"When I was a child and I thought of defending the faith, I thought of some cruader on a horse going against the invaders of the Holy Land," author and entrepreneur Frank Hanna told the students and faculty of Christendom College during his address on September 27. "Now, that is defending the faith, but defending the faith is a lot broader than that." In his talk, entitled Defending the Faith, Defending the Word of God, Hanna related how he established the Hanna Papyrus Trust, which sought to acquire for the Vatican sections 14 and 15 of what was then known as the Bodmer Papyrus from the Martin Bodmer Foundation. The Bodmer Papyrus is a set of papyri which were discovered in 1952 at Pabau, Egypt. Dating back to A.D. 175, the papyri contain the oldest copy of the Gospel of Luke—and the oldest copy of the Lord's Prayer—in the world. Subsequent to its presentation to the Pope, the Vatican Library renamed it the Hanna Papyrus.

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Hanna Papyrus connects us with first Christians

 As one might imagine, Benedict XVI receives gifts regularly, and not only on his birthday or on the anniversary of his papal election. While the Holy Father undoubtedly appreciates the gestures, few have been as universally and personally significant as the gift of the Bodmer Papyrus 14-15 (P75), which, in gratitude to its donor, has subsequently been renamed the Hanna Papyrus.

Dated around the year 175, the Hanna Papyrus is the oldest extant copy of parts of the Gospels of John and Luke. Discovered in Egypt 

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Ancient papyrus given to the Vatican

Bodmer PapyrusBenedict XVI received as a gift to the Holy See one of the most ancient manuscripts of the Gospels, an artifact that demonstrates Scripture's historical actuality. The Pope was given the 14-15 Bodmer Papyrus (P75), dated between A.D. 175 and 225, on Monday by Frank Hanna and his family, of the United States. Subsequent to this event, the Vatican renamed the papyrus the Hanna Papyrus in honor of its donor.

"The papyrus contains about half of each of the Gospels of Luke and John. It was written in Egypt and perhaps used as a liturgical book," explained Cardinal Jean-Louis Tauran, archivist and librarian of the Holy Roman Church, during the audience.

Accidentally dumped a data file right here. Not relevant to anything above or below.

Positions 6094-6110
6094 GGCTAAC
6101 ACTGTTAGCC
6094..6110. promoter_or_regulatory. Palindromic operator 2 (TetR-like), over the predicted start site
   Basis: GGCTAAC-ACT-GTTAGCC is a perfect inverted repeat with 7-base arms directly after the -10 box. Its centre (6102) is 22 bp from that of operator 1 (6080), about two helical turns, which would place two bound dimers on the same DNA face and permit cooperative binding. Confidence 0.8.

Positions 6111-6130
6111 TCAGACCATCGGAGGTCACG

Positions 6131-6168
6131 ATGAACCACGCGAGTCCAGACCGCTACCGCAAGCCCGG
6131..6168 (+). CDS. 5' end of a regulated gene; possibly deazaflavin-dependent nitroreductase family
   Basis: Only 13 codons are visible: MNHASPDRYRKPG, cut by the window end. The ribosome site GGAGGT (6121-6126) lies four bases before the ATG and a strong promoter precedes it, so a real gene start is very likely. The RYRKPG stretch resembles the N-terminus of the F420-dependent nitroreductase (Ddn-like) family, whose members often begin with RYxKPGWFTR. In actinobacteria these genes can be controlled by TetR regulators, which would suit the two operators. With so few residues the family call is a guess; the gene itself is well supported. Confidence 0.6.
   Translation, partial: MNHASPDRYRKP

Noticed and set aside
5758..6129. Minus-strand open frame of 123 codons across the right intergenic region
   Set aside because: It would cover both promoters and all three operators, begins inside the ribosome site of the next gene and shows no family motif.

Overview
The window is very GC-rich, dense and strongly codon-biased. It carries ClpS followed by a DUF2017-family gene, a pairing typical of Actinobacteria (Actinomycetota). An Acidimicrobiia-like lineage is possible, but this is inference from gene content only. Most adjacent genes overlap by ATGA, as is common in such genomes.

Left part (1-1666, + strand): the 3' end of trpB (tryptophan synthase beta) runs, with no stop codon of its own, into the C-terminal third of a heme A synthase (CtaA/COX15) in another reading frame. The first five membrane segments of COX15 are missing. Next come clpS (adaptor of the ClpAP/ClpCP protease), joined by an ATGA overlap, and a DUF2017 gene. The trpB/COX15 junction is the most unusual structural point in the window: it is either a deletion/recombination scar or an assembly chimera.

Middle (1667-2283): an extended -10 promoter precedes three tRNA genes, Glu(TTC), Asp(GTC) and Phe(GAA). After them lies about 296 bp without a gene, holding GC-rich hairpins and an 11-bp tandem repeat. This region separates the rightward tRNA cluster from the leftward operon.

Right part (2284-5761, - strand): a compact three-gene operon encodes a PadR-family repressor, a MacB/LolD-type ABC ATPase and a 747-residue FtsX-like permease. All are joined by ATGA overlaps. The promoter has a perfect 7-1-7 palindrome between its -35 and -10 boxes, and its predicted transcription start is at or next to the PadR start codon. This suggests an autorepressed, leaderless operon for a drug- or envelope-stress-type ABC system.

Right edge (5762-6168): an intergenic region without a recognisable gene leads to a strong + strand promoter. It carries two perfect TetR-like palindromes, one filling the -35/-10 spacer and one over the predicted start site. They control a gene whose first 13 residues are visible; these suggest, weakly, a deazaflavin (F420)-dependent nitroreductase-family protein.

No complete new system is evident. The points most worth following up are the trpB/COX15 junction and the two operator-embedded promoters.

The manuscript previously belonged to the library of the Bodmer Foundation in Cologny, Switzerland, and now, through the help of Frank Hanna and the Solidarity Association, is in the Vatican Apostolic Library. "The Pope's library possesses the most ancient testimony of the Gospel of Luke and among the most ancient of the Gospel of John," added the cardinal. The Hanna Papyrus contains 144 pages and is the oldest manuscript that contains the text of the two Gospels in one papyrus.

The Lord's Prayer

L'Osservatore Romano commented that "almost certainly it was destined for a small community, a Greek-speaking Egyptian 'parish' that, as is habitual in all Christian liturgies, read the Gospel during the Eucharistic celebration."

The oldest transcription of the Our Father, as recounted by Luke, is found in this papyrus. Participants in the meeting explained that experts see the joining of Luke and John in one papyrus as a demonstration that for the first Christians communities, the Gospels formed a unity.

The document agrees with the Codex Vaticanus, a fourth-century edition of the Bible. The Hanna Papyrus demonstrates, therefore, that the oldest versions of the New Testament that are preserved in their totality correspond with the Gospels that already circulated among the Christian communities centuries earlier.

In addition to Frank Hanna and his family,Cardinal Tarcisio Bertone, Vatican secretary of state, Bishop Raffaele Farina, prefect of the Vatican Library, and Gary Krupp, founder of the Pave the Way Foundation, which worked to bring about this gift, were present when the papyrus was donated to the Vatican.

Vatican City, January 24, 2007 (zenit.org)